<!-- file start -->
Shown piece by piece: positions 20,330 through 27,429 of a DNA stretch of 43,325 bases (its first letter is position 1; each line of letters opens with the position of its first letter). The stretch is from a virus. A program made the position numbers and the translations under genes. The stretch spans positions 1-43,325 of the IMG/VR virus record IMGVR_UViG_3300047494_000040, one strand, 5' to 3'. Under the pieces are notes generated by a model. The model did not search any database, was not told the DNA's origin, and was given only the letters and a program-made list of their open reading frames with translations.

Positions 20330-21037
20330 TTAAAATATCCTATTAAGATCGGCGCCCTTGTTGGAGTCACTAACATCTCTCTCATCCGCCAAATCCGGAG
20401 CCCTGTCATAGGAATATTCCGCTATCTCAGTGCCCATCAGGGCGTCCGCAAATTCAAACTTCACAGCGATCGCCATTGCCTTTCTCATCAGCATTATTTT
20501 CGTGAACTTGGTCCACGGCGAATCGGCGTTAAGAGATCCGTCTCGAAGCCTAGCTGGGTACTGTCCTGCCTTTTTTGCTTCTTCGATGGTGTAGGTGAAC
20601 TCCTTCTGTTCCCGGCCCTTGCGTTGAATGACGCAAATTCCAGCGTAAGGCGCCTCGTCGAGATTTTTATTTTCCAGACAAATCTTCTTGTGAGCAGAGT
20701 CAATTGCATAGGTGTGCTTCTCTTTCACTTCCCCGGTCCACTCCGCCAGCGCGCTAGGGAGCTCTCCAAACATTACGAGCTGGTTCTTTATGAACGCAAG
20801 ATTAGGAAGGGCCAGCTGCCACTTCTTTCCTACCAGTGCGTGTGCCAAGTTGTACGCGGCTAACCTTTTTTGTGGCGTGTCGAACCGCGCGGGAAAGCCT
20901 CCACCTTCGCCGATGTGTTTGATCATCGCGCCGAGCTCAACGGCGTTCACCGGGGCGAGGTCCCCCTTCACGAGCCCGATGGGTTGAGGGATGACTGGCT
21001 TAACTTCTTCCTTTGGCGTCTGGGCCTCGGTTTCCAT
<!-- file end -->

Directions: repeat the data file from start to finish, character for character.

Shown piece by piece: positions 20,330 through 27,429 of a DNA stretch of 43,325 bases (its first letter is position 1; each line of letters opens with the position of its first letter). The stretch is from a virus. A program made the position numbers and the translations under genes. The stretch spans positions 1-43,325 of the IMG/VR virus record IMGVR_UViG_3300047494_000040, one strand, 5' to 3'. Under the pieces are notes generated by a model. The model did not search any database, was not told the DNA's origin, and was given only the letters and a program-made list of their open reading frames with translations.

Positions 20330-21037
20330 TTAAAATATCCTATTAAGATCGGCGCCCTTGTTGGAGTCACTAACATCTCTCTCATCCGCCAAATCCGGAG
20401 CCCTGTCATAGGAATATTCCGCTATCTCAGTGCCCATCAGGGCGTCCGCAAATTCAAACTTCACAGCGATCGCCATTGCCTTTCTCATCAGCATTATTTT
20501 CGTGAACTTGGTCCACGGCGAATCGGCGTTAAGAGATCCGTCTCGAAGCCTAGCTGGGTACTGTCCTGCCTTTTTTGCTTCTTCGATGGTGTAGGTGAAC
20601 TCCTTCTGTTCCCGGCCCTTGCGTTGAATGACGCAAATTCCAGCGTAAGGCGCCTCGTCGAGATTTTTATTTTCCAGACAAATCTTCTTGTGAGCAGAGT
20701 CAATTGCATAGGTGTGCTTCTCTTTCACTTCCCCGGTCCACTCCGCCAGCGCGCTAGGGAGCTCTCCAAACATTACGAGCTGGTTCTTTATGAACGCAAG
20801 ATTAGGAAGGGCCAGCTGCCACTTCTTTCCTACCAGTGCGTGTGCCAAGTTGTACGCGGCTAACCTTTTTTGTGGCGTGTCGAACCGCGCGGGAAAGCCT
20901 CCACCTTCGCCGATGTGTTTGATCATCGCGCCGAGCTCAACGGCGTTCACCGGGGCGAGGTCCCCCTTCACGAGCCCGATGGGTTGAGGGATGACTGGCT
21001 TAACTTCTTCCTTTGGCGTCTGGGCCTCGGTTTCCAT